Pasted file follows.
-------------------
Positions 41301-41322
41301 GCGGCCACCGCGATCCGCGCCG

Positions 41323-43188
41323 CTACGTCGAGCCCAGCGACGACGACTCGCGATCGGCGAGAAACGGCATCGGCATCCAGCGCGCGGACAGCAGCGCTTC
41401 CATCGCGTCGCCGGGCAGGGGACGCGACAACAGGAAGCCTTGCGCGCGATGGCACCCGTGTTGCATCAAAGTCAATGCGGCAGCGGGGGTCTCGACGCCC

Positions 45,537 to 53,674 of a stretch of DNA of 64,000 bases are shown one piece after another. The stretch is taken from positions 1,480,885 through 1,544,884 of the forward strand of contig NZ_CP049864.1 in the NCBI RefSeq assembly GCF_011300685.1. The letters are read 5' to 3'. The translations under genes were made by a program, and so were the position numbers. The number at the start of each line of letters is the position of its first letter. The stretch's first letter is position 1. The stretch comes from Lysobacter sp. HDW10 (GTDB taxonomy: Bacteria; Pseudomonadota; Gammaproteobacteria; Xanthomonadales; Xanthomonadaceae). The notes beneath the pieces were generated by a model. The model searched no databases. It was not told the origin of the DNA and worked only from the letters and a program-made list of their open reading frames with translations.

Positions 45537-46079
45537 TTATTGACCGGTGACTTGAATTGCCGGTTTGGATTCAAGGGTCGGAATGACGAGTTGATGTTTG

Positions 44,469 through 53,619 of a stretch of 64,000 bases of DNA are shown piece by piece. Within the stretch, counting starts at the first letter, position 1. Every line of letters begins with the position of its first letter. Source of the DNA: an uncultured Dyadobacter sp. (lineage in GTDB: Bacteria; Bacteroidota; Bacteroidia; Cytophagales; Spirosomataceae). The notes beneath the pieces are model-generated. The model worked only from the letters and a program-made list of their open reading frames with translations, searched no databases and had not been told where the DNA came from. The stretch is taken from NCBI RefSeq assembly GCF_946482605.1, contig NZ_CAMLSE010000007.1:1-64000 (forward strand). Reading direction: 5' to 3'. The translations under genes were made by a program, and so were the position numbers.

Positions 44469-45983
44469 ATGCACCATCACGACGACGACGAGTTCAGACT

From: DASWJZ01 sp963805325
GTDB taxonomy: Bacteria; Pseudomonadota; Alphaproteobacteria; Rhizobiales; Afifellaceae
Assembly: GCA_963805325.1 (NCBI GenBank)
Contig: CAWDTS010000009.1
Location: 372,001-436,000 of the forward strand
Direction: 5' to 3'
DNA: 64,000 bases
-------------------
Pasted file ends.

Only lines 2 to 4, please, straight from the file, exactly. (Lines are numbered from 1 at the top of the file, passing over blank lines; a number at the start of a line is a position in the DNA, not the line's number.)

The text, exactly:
41301 GCGGCCACCGCGATCCGCGCCG

Positions 41323-43188
41323 CTACGTCGAGCCCAGCGACGACGACTCGCGATCGGCGAGAAACGGCATCGGCATCCAGCGCGCGGACAGCAGCGCTTC